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Inpatient Resident Assessment: A Case for Bedside Rounding



welcome to inpatient resident assessment a case for bedside rounding a production of the University of Cincinnati internal medicine residency the learning objective for this presentation is to identify opportunities for resident assessment found at the bedside but not in traditional table rounds traditional ward rounds often consist of a resident reading an H&P or a series of ation peas to an attending with other residents in attendance in this first example see if you could spot opportunities for feedback for this resin in particular for history and physical plan determination and communication skills hey doctor so I got a night float for you are you ready so he's a 36 year old guy who came to his primary care physician three days ago with a productive cough with green sputum he also had some shortness of breath said it kind of came on all at UH all of a sudden and it's been progressively getting worse and worse over the past three days he's had intermittent fevers that had max at 103 but they they respond to Tylenol and respond to ibuprofen he seems to feel better he said some right-sided chest pain that seems to be pleuritic in nature and then he really has never been ill like this in the past he says he hasn't had any ill exposures denies hemoptysis denies work thought Nia and no riders at all review systems really was just fatigued a little bit of loss of appetite other than that was completely negative he has a past medical history of a bicuspid aortic valve but he's been completely asymptomatic and has never had a problem with it from a surgical standpoint he had a tonsillectomy as a kid and an ACL repair as an adult but no other surgeries that he's ever required he smokes one pack of cigarettes and has for the past 20 years didn't really act like he had an interest in quitting he's been sexually active with one lifetime female partners mom has diabetes dad has emphysema and then really two other male siblings that have no medical problems last night in the DVD at a temp of 102 and a heart rate of 102 blood pressure of 126 over 86 he was standing 84% on room air but he came up to 96% three liters of oxygen he was diaphoretic and looked pretty fatigued kind of worn out peoples were equal round and reactive extraocular muscles were intact oral pharynx was clear no lymph adenopathy thyroid was good carotid up strokes were full abreu he was heard on the right side had some wet crackles at the right base the dullness and percussion was absent hard was regular rate and rhythm and the murmur he could have a three out of six systolic ejection murmur I heard no diastolic component no gallops and it was her best at his right upper sternal border abdomen was soft extremity exam was normal we got several labs in the IDI and he had a white count of twenty two thousand four 20,000 bands HNH was fine platelets were good get a renal panel with a video in the 30s 34 creating of 1.2 lfts were normal get a chest x-ray with the right lower lobe infiltrate but otherwise was fine so for an assessment and plan on him he was a 36 year old guy like a sad smoker productive cough that came with pleuritic chest pain fever and hypoxia all signs seem to be pointing towards community acquired pneumonia we thought we went ahead and sent to peripheral blood cultures because of the bicuspid aortic valve and we put him on Rocephin and as a throw myosin to cover all the typical and atypical bacteria that we have here in our hospital today he's feeling a bit more comfortable but I think he still had a fever overnight it still has an oxygen requirement we're gonna watch the peripheral blood cultures closely because obviously we're concerned about endocarditis but I think he's stable from the eighth cuspidor the black husband aortic valve so I don't think we need to do an echo or any other further workup at this point I think that's it anything else dad so this is the guy with the pneumonia right in the bicuspid yeah okay hi mr. Jones right I'm dr. saw I'm the supervising doc on the team I heard about you from dr. Kelleher it sounds like you got a pneumonia how long have you been feeling bad for feeling coming for about three or four days now okay yeah you know I've been coughing up stuff for a few days and past few days it's turned really dark green had some fevers and chills and things I talked to my doc yeah after I was short of breath he said I might have a pneumonia so he told me to come on in so I did okay my idea wasn't you yeah can you leave for me okay take a deep breath my sure yeah I agree with the team it sounds like you have a pneumonia we're gonna start you on some antibiotics through your IV and hope you feel better couple days I want to pick up here just a couple of days couple days all right after seeing this resident in action and traditional rounds how well will you assess the following skills acquiring inaccurate and relevant history develop an evidence-based diagnostic and therapeutic plan demonstrate respectful behavior to all members of the healthcare team and assess for patient self efficacy and what constructive feedback could you offer to this resident take a few moments to stop the video and reflect on these questions once you've done that restart the video for the second part of this presentation in the next part of this presentation we will present to you the same case only done at bedside after this presentation we'll ask you to assess the resident using the same questions that you just answered these are not perfect rounds nor are they meant to be they're meant for you to find some things that you'd be able to give feedback on if you need to see perfect rounds or an idealized version of what bedside rounds might look like the last part of this presentation will give you an address at our YouTube channel that you can go and check it out remember at render H&P I've looked at the nursing notes I've seen the labs and the imaging so I'm kind of up to speed on him is there anything else you want to talk no I think I'm ready i'ma grab the nursing pharmacist okay morning mr. Jones this is the purple team I was telling you about last night we're gonna talk about your what brought me into the hospital is that okay yeah you got a big team here yeah this is Ryan the senior resident he met last night and this is our boss dr. Saul she's the attending physician it's just Steven your nurse for the day and this will be Katie the pharmacist she'll be helping us out hey anything happened over night Steven I need to know about yeah mr. Jones had a fever of 102 point five overnight we call and notified the night team and the intern placed appear entitlement work well what why did you call it dinner so the order is definitely and it comes in the order set you must not have looked at the orders because I know it's in there is it all right if we get started yeah sure all right mr. Jones is a 36 year old guy pianist like mr. Jones is a so you're a 36 year old gentleman came to your primary care physician yesterday for some shortness of breath he had a coffee with productive of sputum and some pleuritic chest pain he said the shortness of breath had been getting worse and you had these fevers I think too like 102 or 103 you've been using ibuprofen and the ibuprofen had made the fevers go away he felt better but then it seemed to always come back I remember correctly you also had some fatigue and some anorexia really no other symptoms he has a bicuspid aortic valve but he's been completely asymptomatic from the bypass video yeah he has a you have a bicuspid aortic valve but it has never caused you any problems and you have a 20-pack year smoking history of cigarettes and you're not interested in quitting at all I mean I might – okay um he's also sexually active with one lifetime female partner and he has actually I talked to the IDI doc about this you didn't ask this I have a male partner we've been together for 15 years he's HIV negative his mother has diabetes and his dad has emphysema and he's got two male siblings that are completely fine he had a temperature of 102 Fahrenheit and a blood pressure that was normal down in he had a temperature of 102 a heart rate of 102 your blood pressure was 126 over 86 which is good and your heart rate was 102 your oxygen levels were low and you required a couple liters of oxygen to bring it up to 96% he was diaphoretic and appeared short of breath hit some crackles in his right lung base but no dullness to percussion and he had a three out of six systolic ejection murmur that we heard best in the right upper sternal border the rest of his exam was completely unremarkable though so what he's saying is we heard a sound in your heart that is pretty consistent with the valve problem that we don't have sure and what they heard in the lung was signs of infection or inflammation which again would be consistent with the pneumonia okay would it be okay if I take a listen to you or get some things out for the team uh-huh okay take a listen to your lungs – deep breaths and if it just breathe normally almost into your heart here okay so actually he has another component to his murmur stay leaning forward farm and just wanna point something out to them take a listen and see if you can hear the diastolic component and make sure you feel is pulse at the same time so you know when it's coming do you hear that second yeah I do and again this is all things that are consistent with okay how about his lines and x-rays he had a white count of 20,000 with bands of 20% of chest x-ray that showed her actually your chest x-ray showed in the right side that you had a spot on it that looked like pneumonia actually just to kind of sum everything up for you so you're a 46 year old and you've smoked in the past and you have all the features of pneumonia so when we admitted you your oxygen levels were kind of low so that for that reason we put you on the supplemental oxygen in your nose we put you on a couple IV antibiotics called Rocephin and another one called azithromycin the reason we put you on those two is they cover all the bacteria that we see most commonly in this area we're going to keep giving you those medicines through the IV but you're gonna get better slowly and once you get better we're going to switch you on over to the oral antibiotics that you'll take by mouth when you go home okay so I know that was kind of a lot of numbers that we gave you yeah dr. Kelleher did a great job of telling you what the plan is going to be I didn't want you to be you know put off by all that medical yeah whatever no really the white blood cell count is a marker of infection or inflammation okay and it's a type that's pretty consistent with the pneumonia that you have okay same thing with what you saw in the chest x-ray okay okay dr. keller is there anything you want to do for his bicuspid aortic well oh yeah yeah we should get it because we heard that new component in the murmur we should get an echo of your heart what's what's an echo oh yeah and that go is an ultrasound of your heart so we don't have closely okay also mr. drones I'm the pharmacist on the team I understand you're interested in quitting smoking yeah yeah I'd like to that'd be good great do you anticipate any needs on discharge any home oxygen that's a good question I don't think so I think you'll be fine so I ordered a trans-fats echo and the board had some tylenol as needed and have placed oxygen we order anything else from the order so mr. Jones can you tell give me a recap and go over the plan so I know we did a good job explaining it to you sure so I have an ammonia I'm gonna be on some antibiotics you're gonna take some altra sound of my heart and then we'll see if I couldn't switch pills maybe later and we're gonna talk about quitting smoking back there great any questions for us now that you've seen this resident in action at the bedside how well will you assess the following skills how well did he acquire an accurate and relevant history how well did he develop an evidence base and diagnostic therapeutic plan how well did he demonstrate respectful behavior to all members of the healthcare team and how well did he assess for patient self-efficacy and what constructive feedback could you offer to this resident had you seen these rounds at bed son take a few moments and stop the video reflecting these questions and then when you're ready restart the video for the last part of this presentation when deciding where to hold rounds you may ask yourself what assessment is best done at the bedside take history-taking for example if you're simply read an H&P by a resident and you cannot confirm that the history is actually correct without the patient how can you assess whether the resident was good at taking history if you're simply read a physical without being able to see the patient right then and there and give immediate feedback on exam your assessments probably not going to be as effective as it might be communication skills at the table are limited because they're only between a few types of practitioners at the bedside you get the patient plus a chance for the entire interprofessional team and to see how that resident interacts with that team and we believe clinical reasoning is better assessed at the bedside because part of clinical reasoning is problem-solving with the patient and driving that patient towards a sense of self-efficacy and understanding it's almost not possible to do that at the table rounds so table rounds are really an assessment of a rut a resident knows at the bottom of Miller's pyramid while bedside rounds are what physicians do and you can assess at the top of this pyramid how resin performs in taking care of a patient the learning objective for this presentation was to identify opportunities for residents Essman found at the bedside but not in traditional table rounds we hope that you found a few of these opportunities in our presentation and will consider doing bedside rounds at your institution if you'd like to see more videos in this series and other series including bedside presentations and other medical education topics go to youtube and type in the keyword you see int meed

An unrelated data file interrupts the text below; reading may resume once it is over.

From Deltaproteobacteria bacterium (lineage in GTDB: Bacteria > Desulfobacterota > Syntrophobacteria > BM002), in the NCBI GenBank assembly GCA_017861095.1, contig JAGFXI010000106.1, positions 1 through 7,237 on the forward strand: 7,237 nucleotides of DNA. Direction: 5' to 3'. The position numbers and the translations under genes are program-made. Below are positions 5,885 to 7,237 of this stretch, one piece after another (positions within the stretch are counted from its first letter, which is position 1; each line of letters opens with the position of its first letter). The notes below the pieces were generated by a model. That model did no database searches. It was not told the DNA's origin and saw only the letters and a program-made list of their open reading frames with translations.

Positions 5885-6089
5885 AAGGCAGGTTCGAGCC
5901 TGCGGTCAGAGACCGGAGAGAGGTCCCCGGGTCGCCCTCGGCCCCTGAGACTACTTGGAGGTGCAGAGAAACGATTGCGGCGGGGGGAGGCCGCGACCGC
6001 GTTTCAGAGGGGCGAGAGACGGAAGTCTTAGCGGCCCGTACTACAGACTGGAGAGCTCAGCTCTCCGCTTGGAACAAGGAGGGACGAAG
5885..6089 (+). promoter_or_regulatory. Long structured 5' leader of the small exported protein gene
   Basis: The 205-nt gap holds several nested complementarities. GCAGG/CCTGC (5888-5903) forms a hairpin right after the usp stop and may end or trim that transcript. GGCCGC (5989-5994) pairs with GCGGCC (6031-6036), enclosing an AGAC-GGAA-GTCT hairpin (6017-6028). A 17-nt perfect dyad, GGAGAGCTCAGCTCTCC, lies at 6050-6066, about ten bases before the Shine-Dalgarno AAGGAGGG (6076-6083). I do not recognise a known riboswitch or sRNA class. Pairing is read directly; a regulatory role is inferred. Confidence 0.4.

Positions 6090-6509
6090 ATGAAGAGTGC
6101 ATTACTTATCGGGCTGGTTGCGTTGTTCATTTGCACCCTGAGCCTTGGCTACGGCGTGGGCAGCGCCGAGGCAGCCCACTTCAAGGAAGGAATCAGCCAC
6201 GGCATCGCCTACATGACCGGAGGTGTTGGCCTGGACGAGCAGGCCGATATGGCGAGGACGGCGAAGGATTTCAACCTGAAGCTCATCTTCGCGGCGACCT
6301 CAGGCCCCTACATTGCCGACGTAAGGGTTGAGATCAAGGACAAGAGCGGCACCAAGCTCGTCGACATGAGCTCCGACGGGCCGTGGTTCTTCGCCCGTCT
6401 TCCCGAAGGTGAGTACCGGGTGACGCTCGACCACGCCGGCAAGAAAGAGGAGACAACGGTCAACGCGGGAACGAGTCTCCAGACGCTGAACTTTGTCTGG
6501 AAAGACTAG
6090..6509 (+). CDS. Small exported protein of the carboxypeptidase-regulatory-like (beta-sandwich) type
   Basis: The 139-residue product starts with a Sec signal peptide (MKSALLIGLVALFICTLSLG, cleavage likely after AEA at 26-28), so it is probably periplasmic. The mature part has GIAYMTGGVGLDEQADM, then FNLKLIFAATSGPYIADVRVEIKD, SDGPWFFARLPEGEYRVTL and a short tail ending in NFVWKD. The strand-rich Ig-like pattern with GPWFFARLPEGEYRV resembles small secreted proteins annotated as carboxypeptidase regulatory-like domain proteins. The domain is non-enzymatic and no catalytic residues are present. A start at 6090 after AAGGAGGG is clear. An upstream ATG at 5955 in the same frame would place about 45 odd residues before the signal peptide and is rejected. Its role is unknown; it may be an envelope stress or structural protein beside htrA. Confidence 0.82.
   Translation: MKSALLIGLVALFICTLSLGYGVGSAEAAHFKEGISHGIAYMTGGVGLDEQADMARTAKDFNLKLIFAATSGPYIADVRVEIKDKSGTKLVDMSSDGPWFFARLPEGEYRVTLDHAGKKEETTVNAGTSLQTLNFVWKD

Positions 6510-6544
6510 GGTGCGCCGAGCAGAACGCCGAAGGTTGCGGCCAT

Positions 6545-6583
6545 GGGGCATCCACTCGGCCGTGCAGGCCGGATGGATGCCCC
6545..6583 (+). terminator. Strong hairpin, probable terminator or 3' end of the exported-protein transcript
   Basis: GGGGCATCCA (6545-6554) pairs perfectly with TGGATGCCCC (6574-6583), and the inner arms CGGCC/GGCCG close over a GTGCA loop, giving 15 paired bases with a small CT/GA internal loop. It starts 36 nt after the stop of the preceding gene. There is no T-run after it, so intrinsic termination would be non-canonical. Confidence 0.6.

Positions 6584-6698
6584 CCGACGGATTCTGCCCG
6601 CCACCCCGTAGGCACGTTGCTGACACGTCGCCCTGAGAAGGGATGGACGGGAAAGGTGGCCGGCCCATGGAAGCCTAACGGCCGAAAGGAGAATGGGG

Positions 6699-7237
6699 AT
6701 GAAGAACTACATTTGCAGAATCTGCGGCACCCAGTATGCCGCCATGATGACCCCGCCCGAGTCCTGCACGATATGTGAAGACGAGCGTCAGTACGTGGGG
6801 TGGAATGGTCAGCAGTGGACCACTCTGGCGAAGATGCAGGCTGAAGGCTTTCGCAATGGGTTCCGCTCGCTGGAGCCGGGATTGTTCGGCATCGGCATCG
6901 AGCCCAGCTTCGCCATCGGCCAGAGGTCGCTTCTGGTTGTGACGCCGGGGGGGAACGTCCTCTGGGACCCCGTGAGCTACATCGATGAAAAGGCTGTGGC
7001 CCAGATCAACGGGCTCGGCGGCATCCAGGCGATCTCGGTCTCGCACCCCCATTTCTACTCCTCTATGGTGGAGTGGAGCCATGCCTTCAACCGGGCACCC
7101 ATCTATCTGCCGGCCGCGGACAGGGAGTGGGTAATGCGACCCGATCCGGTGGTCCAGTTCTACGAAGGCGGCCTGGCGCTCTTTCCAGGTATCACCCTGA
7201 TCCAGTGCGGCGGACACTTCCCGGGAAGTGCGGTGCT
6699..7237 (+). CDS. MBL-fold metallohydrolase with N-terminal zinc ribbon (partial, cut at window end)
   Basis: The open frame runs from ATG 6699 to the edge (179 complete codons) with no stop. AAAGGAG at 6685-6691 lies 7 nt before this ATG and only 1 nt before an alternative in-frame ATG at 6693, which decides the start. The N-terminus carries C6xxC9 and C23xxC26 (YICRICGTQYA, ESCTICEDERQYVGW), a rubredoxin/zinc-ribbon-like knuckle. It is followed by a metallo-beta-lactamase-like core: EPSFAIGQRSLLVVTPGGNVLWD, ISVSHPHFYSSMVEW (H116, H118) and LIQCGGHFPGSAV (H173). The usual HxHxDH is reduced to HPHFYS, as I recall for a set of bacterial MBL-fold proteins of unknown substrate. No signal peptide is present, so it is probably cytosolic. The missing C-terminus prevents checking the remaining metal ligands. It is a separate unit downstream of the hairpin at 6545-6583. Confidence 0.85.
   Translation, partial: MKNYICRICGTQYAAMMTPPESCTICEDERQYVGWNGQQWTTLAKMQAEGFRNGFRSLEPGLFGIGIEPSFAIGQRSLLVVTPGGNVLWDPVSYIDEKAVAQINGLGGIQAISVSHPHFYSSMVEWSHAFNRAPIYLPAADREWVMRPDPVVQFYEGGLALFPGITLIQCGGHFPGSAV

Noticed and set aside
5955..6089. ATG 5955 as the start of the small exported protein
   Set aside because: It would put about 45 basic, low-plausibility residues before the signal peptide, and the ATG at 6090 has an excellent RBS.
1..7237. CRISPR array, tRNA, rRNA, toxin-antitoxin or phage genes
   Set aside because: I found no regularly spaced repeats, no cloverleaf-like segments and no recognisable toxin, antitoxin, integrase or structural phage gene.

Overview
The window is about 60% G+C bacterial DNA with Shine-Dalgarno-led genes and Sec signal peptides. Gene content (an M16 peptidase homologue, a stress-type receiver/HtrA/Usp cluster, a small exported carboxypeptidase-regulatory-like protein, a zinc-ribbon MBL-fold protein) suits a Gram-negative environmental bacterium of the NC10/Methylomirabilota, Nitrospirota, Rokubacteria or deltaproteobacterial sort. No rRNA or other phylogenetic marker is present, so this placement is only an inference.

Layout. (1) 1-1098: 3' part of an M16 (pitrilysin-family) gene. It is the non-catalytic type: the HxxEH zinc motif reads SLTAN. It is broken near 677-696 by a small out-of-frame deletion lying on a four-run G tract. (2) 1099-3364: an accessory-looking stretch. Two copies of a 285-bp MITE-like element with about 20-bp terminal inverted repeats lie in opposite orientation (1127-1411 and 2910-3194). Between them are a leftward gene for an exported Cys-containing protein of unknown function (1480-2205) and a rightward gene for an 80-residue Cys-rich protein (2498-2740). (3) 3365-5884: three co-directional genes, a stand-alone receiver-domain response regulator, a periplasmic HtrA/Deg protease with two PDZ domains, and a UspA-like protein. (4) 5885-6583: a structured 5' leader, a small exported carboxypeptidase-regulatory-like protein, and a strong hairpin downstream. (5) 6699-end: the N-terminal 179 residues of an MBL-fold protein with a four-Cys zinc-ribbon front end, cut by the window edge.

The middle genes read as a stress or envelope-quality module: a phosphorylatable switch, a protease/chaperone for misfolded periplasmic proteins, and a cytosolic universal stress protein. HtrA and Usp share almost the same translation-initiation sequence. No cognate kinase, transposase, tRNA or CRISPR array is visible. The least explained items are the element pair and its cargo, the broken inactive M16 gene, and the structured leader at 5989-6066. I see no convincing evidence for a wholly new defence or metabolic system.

Glenn Chapman